Pretty privilege: How being conventionally attractive takes precedence over talent


As teenagers at an all girls school, it is really easy to fall into the trap of comparison. Many of us don’t feel like we’re smart enough, funny enough, athletic enough, pretty enough. And living in a society where beauty is prioritized and rewarded, it can feel impossible to try to ignore the pressure of living up to these expectations. So if it’s something that affects and hurts us all in our daily lives, why are we guilty of putting that weight on others, too

We are all guilty of judging others based on how they look. Sometimes, we talk badly about others and point out their insecurities. It’s easy to feed off of others’ problems to make yourself feel better about your own. But, we also prematurely judge those who somehow manage to live up to society’s standards of perfection. We can tend to feel that if they’re that gorgeous, with perfect skin, silky hair and sculpted faces, that they must be perfect in every other aspect of their lives as well. 

Pretty privilege is the notion that people who are conventionally attractive are given more opportunities than those who are not. But you wouldn’t like someone more just because they’re attractive, right? You wouldn’t be so cliche that you would prioritize looks over substance?

So…let’s talk about Harry Styles. He’s undoubtedly one of the biggest celebrities of our generation. He can sing, act, is charming, but most of all, he’s handsome. But is he really worth all the hype? Sure, he has talent, but have you actually listened to his album this past year? Or is his just the first name that pops into your head when someone asks, “who’s your celebrity crush?” 

Throughout his career, Styles has obtained 42 awards out of a total 119 nominations. His dedication and hard work has paid off, growing his fan base to about 35,384,650 monthly listeners on Spotify. While acknowledging that it takes talent and skill to maneuver throughout the entertainment industry, some of his success must be attributed to Styles’ style itself. Whichever era of Harry was your favorite, nearly everyone has had a crush on him at some point or another. His looks and fashion sense have transcended him much further than his former bandmates and transformed him into an icon. 

When listing celebrity crushes, while Harry Styles is usually at the top, Ed Sheeran’s name is rarely even mentioned. In fact, he has become a meme over the past several years simply because of his looks. However, this criticism has not stopped Ed Sheeran from becoming one of the top singer-songwriters currently alive.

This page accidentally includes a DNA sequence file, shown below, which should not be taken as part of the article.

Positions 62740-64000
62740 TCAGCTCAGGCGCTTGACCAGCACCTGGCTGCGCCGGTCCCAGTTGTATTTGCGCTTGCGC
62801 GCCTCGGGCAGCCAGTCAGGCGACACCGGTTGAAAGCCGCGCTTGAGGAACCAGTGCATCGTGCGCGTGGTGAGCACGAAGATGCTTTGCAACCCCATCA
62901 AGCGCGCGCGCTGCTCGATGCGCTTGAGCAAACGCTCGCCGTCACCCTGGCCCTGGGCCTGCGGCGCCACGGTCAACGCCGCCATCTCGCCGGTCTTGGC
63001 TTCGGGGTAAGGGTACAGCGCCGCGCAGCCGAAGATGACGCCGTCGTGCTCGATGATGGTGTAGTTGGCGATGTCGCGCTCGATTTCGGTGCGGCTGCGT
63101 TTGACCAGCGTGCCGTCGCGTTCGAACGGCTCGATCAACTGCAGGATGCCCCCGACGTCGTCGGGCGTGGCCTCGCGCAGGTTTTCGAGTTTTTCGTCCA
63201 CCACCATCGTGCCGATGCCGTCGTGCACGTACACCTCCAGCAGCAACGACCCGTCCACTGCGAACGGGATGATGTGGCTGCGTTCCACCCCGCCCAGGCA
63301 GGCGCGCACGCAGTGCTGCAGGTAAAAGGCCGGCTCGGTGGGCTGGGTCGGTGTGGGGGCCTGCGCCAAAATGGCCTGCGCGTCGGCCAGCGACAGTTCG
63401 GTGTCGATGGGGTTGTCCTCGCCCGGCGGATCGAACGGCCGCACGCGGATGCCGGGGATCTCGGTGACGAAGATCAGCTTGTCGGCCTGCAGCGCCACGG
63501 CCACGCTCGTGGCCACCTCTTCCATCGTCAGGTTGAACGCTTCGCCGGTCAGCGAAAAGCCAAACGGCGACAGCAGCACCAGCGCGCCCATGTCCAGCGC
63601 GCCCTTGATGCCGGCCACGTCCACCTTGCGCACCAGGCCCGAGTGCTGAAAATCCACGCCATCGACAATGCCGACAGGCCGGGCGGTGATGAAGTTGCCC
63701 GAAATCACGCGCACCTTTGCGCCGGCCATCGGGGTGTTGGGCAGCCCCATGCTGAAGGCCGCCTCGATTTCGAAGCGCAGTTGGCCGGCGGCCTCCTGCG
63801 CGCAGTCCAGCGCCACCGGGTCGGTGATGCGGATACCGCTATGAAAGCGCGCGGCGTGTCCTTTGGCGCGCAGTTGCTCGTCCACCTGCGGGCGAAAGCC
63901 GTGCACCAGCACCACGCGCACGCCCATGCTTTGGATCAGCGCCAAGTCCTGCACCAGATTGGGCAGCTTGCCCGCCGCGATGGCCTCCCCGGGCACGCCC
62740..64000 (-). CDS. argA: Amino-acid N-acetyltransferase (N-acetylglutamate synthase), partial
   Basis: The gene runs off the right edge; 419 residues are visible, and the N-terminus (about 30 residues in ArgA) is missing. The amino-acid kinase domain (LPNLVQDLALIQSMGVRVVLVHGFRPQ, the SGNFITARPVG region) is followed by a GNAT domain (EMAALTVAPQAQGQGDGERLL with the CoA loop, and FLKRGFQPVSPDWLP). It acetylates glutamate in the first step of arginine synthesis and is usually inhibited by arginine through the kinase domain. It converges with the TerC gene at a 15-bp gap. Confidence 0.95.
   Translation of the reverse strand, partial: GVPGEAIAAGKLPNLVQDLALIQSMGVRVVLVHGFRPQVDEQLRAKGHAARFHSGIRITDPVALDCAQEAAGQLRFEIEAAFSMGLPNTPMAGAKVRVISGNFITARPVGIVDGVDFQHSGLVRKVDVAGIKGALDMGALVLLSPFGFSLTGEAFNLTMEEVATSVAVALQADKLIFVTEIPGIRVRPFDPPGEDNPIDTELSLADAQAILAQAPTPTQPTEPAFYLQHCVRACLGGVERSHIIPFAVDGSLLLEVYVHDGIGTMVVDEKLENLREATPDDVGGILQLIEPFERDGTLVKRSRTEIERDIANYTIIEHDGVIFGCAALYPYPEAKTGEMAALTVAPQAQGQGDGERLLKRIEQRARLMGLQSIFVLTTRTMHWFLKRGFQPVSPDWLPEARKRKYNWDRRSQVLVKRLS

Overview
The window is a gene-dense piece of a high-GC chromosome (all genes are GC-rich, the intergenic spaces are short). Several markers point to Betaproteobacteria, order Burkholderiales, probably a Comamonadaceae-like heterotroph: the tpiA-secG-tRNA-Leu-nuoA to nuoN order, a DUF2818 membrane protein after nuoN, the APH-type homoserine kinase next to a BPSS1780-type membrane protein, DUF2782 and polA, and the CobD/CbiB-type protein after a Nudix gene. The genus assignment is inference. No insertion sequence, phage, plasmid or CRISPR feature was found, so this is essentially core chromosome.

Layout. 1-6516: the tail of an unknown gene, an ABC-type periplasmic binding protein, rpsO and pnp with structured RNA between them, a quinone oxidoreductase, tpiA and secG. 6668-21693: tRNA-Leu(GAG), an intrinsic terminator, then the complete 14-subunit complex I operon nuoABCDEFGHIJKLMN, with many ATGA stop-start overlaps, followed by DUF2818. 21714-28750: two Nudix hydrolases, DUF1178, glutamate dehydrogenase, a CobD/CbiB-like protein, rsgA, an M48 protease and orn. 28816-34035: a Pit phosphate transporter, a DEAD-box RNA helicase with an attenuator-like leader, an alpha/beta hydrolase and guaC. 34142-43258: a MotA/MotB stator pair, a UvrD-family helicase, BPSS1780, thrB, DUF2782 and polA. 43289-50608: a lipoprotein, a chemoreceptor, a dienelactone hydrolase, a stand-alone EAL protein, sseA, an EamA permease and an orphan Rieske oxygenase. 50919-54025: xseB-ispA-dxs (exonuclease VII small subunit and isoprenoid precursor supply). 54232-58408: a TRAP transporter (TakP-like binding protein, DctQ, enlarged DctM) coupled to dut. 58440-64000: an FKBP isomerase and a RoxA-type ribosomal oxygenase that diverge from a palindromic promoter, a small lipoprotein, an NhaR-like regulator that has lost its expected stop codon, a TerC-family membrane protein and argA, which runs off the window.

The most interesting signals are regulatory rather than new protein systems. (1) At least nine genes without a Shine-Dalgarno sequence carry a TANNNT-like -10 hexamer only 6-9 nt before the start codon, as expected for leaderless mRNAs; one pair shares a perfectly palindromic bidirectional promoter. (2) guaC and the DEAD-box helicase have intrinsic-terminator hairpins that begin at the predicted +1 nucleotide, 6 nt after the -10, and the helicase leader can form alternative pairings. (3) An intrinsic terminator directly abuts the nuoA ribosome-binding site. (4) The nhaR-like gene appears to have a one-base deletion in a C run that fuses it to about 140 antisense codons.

Despite constant feedback, Sheeran has obtained nearly 70,000,000 listeners on Spotify each month. He has earned 43 awards out of 107 nominations and every single he drops can reliably be found near the top of global music charts. When, in 2017, both Sheeran and Styles dropped albums, Sheeran’s single, “Shape of You,” sat at number one on both global and US charts for 12 weeks and his album “Divide,” was the most streamed album of the year, catapulting two of his former albums to numbers 3 and 16 for the year. In comparison, Harry Styles’ single, “Sign of the Times” was 19th in sales and his album, “Harry Styles” only made it to Billboard’s 39th spot on the year-end charts and did not even make the top 200 globally. According to numbers alone, one of these musicians is noticeably more talented and successful than his counterpart. And it would be that way, when half of the reason one is famous is not based on musical talent, but looks. 

Although Ed’s albums and singles are more reliable and popular than any of Styles, it is Harry that we fangirl and obsess over. This begs the question, what would happen if each man kept their own talent and voice, but switched bodies?

How much more popular would Ed Sheeran be if he looked like Harry Styles? Likewise, would Harry even be on our radar if he looked like Ed Sheeran? And why do looks have so much to do with what we listen to, if it makes no difference to their voices what the men look like? Two words: pretty privilege. 

Normally, when we hear those words, we think of the Kendall Jenners and Bella Hadids of the world. Our minds instantly associate them with supermodels and women as a whole. But this issue relates to a lot more than just those who are given a platform just for being attractive. 

Men are gaining more and more fame in the music industry because of the attention listeners give to them based on their appearance. Fan attention has a direct correlation to how much a celebrity is talked about, and whether that talk is skewed in a positive or negative light. Harry Styles, an objectively attractive man who fits societal standards, is gaining more and more attention for a talent that doesn’t even come close to that of Ed Sheeran. Sheeran, who does not fit the average person’s definition of handsome, is constantly memed and humiliated on the internet, rather than being praised for his musical talents. 

Pretty privilege is everywhere. We feel the pressure to become what society deems “beautiful.” We also continue the cycle of putting beauty over talent. We decide who we listen to, what we watch, how we live our lives based on aesthetics. And most of the time, that jeopardizes exceptional musicians like Ed Sheeran, while uplifting mediocre ones such as Harry Styles. 

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